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New Influenza vaccine containing pork gelatine has created outcry from Muslim parents

25th Oct 2013


By Nailah Dossa

In Glasgow a program to vaccinate schoolchildren against the influenza virus has been delayed after an outcry by Muslim parents who found out that the product contains pork gelatine.

The new vaccine is administered as a nasal spray rather than the traditional injection. But parents in Pollokshields, Glasgow, which has a high number of Muslim pupils, have complained the spray contains gelatine.

The pilot program will see the new Influenza vaccine administered to over a 100,000 primary school pupils from various Scottish health board areas.

Following up the concerns by Muslim parents, a letter was sent to Glasgow schools citing a World Health Organisation (WHO) study in 2001 which states that Islamic and Jewish scholars had agreed that pork gelatine was permissible within a vaccine.

However, there are contradictory opinions that rival the study, Luman Ali, from the Federation of Muslim Organisations, said: “Pork is not allowed to be ingested at all – it’s something Muslims feel extremely uncomfortable about.”

Dr Sarah Beltagui, from the Muslim Council of Scotland, said they wanted the information on the vaccine contents to be issued to parents across Scotland.

“The main issue is that this vaccine has porcine material and we are not satisfied that it passes the test of being allowed,” he said.

Rollouts of the vaccinations were put back by the NHS Greater Glasgow and Clyde, whose area contains most of Scotland’s Muslims but the program is to be resumed with parents being offered the choice of the new nasal spray vaccine or the traditional injection. Scottish Government Spokesperson told The Muslim News that, ‘“Vaccination is voluntary and we want all parents to have the information they need to make an informed choice. If Muslim parents continue to have any concerns, children can be given an alternative safe injectable vaccine which does not contain any porcine gelatin but provides less protection than the nasal spray.”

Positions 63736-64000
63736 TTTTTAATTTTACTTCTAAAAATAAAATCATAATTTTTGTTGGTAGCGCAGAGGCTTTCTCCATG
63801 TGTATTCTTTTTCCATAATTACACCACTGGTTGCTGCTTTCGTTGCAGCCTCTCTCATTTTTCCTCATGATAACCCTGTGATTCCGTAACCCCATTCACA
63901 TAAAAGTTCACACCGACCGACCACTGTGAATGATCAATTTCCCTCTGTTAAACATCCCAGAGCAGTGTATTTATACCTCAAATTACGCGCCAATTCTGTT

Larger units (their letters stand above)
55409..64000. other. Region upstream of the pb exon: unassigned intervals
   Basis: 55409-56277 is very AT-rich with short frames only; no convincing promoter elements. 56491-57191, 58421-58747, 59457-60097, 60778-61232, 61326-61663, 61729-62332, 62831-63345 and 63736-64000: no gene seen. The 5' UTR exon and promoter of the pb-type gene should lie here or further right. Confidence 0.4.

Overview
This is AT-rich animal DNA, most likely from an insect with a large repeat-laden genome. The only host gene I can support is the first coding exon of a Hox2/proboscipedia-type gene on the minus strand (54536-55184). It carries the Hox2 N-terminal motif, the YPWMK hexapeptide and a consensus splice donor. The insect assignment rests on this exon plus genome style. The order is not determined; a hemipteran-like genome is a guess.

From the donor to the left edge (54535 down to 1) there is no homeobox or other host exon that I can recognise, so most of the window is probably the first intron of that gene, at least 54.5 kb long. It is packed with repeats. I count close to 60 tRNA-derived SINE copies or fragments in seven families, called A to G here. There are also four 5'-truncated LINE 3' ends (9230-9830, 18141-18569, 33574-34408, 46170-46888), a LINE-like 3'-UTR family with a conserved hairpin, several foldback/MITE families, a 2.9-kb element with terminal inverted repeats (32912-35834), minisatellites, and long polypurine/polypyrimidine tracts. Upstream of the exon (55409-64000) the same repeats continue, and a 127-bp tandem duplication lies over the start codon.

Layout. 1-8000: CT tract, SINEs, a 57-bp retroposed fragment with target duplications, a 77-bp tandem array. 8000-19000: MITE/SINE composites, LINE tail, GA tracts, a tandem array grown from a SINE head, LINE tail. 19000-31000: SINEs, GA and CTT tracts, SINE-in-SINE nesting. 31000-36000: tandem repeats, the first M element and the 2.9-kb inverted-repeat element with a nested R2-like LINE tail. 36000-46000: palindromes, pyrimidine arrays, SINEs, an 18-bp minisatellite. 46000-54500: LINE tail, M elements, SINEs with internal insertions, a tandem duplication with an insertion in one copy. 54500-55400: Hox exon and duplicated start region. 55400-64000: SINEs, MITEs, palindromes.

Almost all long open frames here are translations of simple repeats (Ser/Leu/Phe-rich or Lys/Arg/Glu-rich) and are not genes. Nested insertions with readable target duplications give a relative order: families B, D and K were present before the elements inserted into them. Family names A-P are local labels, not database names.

Dr Syed Ahmed, consultant in public medicine with NHS Greater Glasgow and Clyde, said the health board had written to parents with children in the pilot schools to reassure them about the nasal vaccine.

He said: “We have highlighted that the WHO offered guidance in 2001 following a meeting of more than 100 Muslim scholars in Kuwait. The scholars agreed to issue advice to Muslims that gelatin of pork origin used in vaccines and other medicines is judicially permissible as the gelatin in the final product is a completely changed substance.”

Scottish Government Public Health Minister, Michael Matheson, said that “Parents should be reassured that the existing guidance issued in 2001 from the WHO, prepared by religious scholars, advises that gelatine of porcine origin used in vaccines and other medicines is judicially permissible as the gelatine in the final product is a completely changed substance.”

He assured that the Scottish Government “very much appreciates the help and advice provided by the Muslim Council in response to these concerns and a letter has been issued to parents of children in Glasgow to offer reassurance.”

In addition Aileen MacArthur, a Health Communications Official for the Scottish Government said, “We are working closely with the Muslim Council and have asked them for a meeting over the next couple of weeks.”

The Scottish Government is gradually expanding the annual flu vaccination program to include all children aged two to 17 over the next few years.





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